Reduce Stress by Dancing
Thinking about taking a dance lesson for the first time can be stressful.
Perhaps your spouse or significant other has been asking you to join them because they don’t want to go without a partner. A friend thinks it might be a great place to meet like-minded people while learning something new. Or your family member would like you to learn a few steps before their wedding.
You agree that all of these are good reasons to learn how to dance. But instead of thinking how much fun it may be, you start thinking about all of the potential negatives. What if I make mistakes? What if I can’t learn the steps? What if I embarrass my spouse, my friend, my family member or myself?
All of these are legitimate concerns if you feel dancing does not come naturally to you. The trauma of school dances, going out with friends to clubs or special events where your amateur dancer status was apparent are not the greatest confidence builders.
So, you talk yourself out of it and stay home watching “Dancing with the Stars” convinced that learning how to dance is for everyone else.
The irony is that dancing can help you reduce the stress caused by these negative thoughts. It can also help you deal with other stresses and struggles of daily life. It’s a wonderfully fun tool you can use on a regular basis to keep your hectic life in balance.
Many research studies conducted throughout the years support the idea that dancing is a great tool to have in your wellness toolbox. The majority of them focus on the physical aspects but more and more are showing how dancing can help you psychologically, socially, and emotionally.
As you may know, stressful situations or thoughts can cause a physical reaction in your body that releases the stress hormones cortisol and epinephrine, also known as the ‘fight or flight’ response. It can be helpful if you are in real danger but not so helpful if the threat is only in your mind. If this happens on a regular basis, it can take quite a toll on your body with some very serious side effects.
Since stress is pretty much a part of everyone’s life these days, instead of numbing yourself with food, alcohol, or electronic devices, dancing is a natural alternative that cleverly uses other automatic physical reactions in your body to keep you healthy and happy.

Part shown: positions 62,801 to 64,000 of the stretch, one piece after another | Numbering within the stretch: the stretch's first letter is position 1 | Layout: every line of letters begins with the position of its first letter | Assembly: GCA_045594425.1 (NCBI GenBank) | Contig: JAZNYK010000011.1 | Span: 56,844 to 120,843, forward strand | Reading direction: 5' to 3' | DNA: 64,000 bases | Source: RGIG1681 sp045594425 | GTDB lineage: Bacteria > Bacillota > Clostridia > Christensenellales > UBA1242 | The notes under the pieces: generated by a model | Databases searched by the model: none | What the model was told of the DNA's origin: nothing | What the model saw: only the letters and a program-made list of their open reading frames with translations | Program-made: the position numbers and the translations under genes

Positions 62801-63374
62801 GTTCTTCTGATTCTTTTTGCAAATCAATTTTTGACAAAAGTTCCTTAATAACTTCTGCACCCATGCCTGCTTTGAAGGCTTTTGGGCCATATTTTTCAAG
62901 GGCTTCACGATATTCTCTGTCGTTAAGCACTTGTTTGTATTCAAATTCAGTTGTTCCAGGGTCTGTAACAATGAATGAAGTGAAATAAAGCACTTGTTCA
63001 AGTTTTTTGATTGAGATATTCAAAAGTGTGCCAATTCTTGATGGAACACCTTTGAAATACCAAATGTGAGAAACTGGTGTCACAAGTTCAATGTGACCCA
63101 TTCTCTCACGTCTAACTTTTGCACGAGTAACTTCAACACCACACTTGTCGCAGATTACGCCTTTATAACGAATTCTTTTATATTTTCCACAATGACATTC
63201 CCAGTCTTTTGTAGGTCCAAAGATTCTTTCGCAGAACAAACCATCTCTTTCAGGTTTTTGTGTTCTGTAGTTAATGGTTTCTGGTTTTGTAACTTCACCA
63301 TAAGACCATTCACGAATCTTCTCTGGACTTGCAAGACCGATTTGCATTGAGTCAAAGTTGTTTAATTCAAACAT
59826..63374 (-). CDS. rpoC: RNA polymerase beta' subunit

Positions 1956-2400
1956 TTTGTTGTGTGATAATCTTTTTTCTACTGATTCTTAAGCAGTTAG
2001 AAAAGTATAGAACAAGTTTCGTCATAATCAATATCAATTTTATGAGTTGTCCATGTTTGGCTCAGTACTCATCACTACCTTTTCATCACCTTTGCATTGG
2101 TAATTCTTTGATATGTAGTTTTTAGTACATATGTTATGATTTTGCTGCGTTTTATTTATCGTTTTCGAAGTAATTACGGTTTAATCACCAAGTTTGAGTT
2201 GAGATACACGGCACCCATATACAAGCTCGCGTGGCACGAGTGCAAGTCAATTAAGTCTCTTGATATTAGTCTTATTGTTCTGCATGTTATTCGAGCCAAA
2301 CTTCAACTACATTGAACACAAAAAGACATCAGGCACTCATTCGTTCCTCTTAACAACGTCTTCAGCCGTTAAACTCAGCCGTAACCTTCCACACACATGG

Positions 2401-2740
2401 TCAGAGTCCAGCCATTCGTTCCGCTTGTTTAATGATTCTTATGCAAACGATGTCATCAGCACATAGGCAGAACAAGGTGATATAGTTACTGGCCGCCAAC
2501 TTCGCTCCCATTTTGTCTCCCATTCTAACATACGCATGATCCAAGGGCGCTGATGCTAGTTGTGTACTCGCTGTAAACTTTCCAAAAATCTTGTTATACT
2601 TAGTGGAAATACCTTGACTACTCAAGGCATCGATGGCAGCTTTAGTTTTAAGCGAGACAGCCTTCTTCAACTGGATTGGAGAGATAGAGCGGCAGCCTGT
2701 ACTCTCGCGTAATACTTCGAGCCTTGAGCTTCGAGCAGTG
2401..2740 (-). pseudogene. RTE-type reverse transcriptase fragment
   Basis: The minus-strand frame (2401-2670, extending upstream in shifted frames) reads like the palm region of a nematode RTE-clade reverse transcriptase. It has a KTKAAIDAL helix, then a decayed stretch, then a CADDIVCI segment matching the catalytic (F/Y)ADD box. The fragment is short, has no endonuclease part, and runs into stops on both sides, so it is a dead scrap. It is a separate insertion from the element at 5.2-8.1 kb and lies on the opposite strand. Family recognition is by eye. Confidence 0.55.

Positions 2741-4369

An article published by the Mayo Clinic reported that physical movement reduces anxiety by causing the brain to release mood-lifting endorphins like serotonin and norepinephrine. They also noted that laughter – which frequently happens when dancing! – reduces cortisol and lowers blood pressure.
Additionally, ballroom dancing reduces adrenaline which makes it easier to learn and releases oxytocin which helps the body relax. Not bad for something that is fun too!
According to Rosa Pinniger, a researcher at the University of New England in Australia, “Tango is described as a ‘walking embrace.’ It is an absorbing activity that promotes attention by demanding a strong connection with a partner. Thus, an awareness of one’s own body and that of the partner is required.”
The increased awareness necessary to learn and perform dance helps people focus on the present moment. There is no room for thinking about your past or your fears for the future. You’re focused on your partner, your body and the rhythm of the music. So much so, stressful thoughts simply fade away.
An additional emotional bonus is that once you are comfortable with the basic movements, dancing will become a way of expressing who you are and the emotions you are feeling. If you have ever seen a couple dancing the Tango, you have felt the intensity of their emotional expression.
Wouldn’t it be nice to be able to channel all of the emotions of your day into your dancing so you can just let them go? That is likely why many people call dancing, ‘meditation in motion.’
But this is just the tip of the dancing benefits iceberg. We hope it has helped convince you that the combination of music, laughter, connection, and ‘being in the moment’ makes dancing a wonderful option if you want to reduce the level of stress in your life.
We look forward to seeing you at the Dance Scene soon!
Exercise and stress: Get moving to manage stress, Mayo Clinic, April 2015 – Click here to read full article
Argentine tango dance compared to mindfulness meditation and a waiting-list control: A randomized trial for treating depression, Rosa Pinniger, Rhonda F. Brown, Einar B. Thorsteinsson, Patricia McKinley, August 2012 – Click here to read full article
Why Should We Dance?, Christina Devereaux Ph.D., BC-DMT, May 2013 – Click here to read full article